The long neck and upright posture gives the duck the appearance of a small goose. The male has a brown head with substantial drooping crest, chestnut-speckled grey breast, grey body and black rump, tail and under tail coverts.
The female has distinctive stripes above and below the eye on a brown head.
I haven’t followed this up, but every tiny duckling I’ve ever seen, (and I’ve seen and/or photographed many), seems to have the stripe up and below the eye. So I’m not sure whether all ducklings have this and the males head feathers change to all-brown as they grow OR, I’ve only ever seen female ducklings 🙂
I WAS WALKING TO NEWELLS PADDOCK NATURE RESERVE WHEN I SPOTTED THESE TWO DUCKS SITTING ON A WOODEN JETTY ON THE MARIBYRNONG RIVER
Chestnut Teals are very common water birds and although classified as medium-large, are actually pretty small as far as dabbling ducks go. The adult male has a very distinctive dark green head and black-speckled chestnut breast and belly. The depth of green can seem very different depending on the light or sunshine on the day of being photographed (I notice in my bird photo library).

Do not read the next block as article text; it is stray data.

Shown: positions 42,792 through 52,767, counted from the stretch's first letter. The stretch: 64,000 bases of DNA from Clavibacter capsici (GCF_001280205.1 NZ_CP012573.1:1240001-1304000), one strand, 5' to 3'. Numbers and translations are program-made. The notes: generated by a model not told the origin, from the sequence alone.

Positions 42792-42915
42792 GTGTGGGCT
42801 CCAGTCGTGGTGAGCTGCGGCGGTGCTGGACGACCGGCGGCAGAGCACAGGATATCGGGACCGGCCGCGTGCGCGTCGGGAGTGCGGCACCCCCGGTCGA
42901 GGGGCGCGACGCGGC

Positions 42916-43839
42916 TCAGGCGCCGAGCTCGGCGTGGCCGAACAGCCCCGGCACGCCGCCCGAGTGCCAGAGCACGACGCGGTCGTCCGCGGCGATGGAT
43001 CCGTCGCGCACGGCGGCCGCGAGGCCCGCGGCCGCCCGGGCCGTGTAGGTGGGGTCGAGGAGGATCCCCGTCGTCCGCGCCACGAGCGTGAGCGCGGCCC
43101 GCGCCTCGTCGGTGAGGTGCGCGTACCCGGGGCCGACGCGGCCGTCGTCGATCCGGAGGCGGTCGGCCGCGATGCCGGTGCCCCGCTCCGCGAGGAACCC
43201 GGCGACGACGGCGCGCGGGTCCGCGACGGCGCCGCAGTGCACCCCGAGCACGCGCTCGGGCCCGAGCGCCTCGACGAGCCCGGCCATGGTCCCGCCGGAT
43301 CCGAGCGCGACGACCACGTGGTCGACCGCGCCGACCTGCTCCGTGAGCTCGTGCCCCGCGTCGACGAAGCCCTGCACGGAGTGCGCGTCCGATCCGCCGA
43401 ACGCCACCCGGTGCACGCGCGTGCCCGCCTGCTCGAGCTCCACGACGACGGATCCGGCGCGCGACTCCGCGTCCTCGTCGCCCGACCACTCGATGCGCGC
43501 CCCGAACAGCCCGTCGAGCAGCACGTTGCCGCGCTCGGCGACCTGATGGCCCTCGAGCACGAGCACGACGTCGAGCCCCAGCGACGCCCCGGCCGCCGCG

The females and eclipse (non-breeding) males are mottled brown, similar, but darker than a Grey Teal. I find them hard to tell apart until I realised the Grey Teal has a much lighter neck, so my ability to identify them is improving. There’s a mallard that has similar feather colouring too.
Chestnut Teals and Grey Teals both have red eyes. I took a couple of photos of them down on the water last Wednesday, but the shadows on the birds were too dark to make the shots worth sharing, despite fiddling around with the contrast in post processing.
Most of the images above, were taken in the Japanese Garden at Melbourne Zoo. The pond and landscaping is not enclosed or fenced, so I guess the avian inhabitants are either there for the free food or like the sheltered area of the water. I noticed some of the birds do have leg tags though.
Next to the pond just outside the Wallaby/Kangaroo/Emu enclosure I saw this pair (below) which (seemingly) matched each others head position as I photographed them, but I suppose it might have been co-incidence. This is not the first time I have seen bird pairs turn their heads in unison though.
Chestnut Teal – male in foreground with female in rear
…….and my favourite image of a Teal, (despite accidentally chopping the bird’s feet off). I was concentrating so hard in getting the bird’s eye in sharp focus (which is what makes a good bird shot), I completely missed the fact that the feet were not in the frame.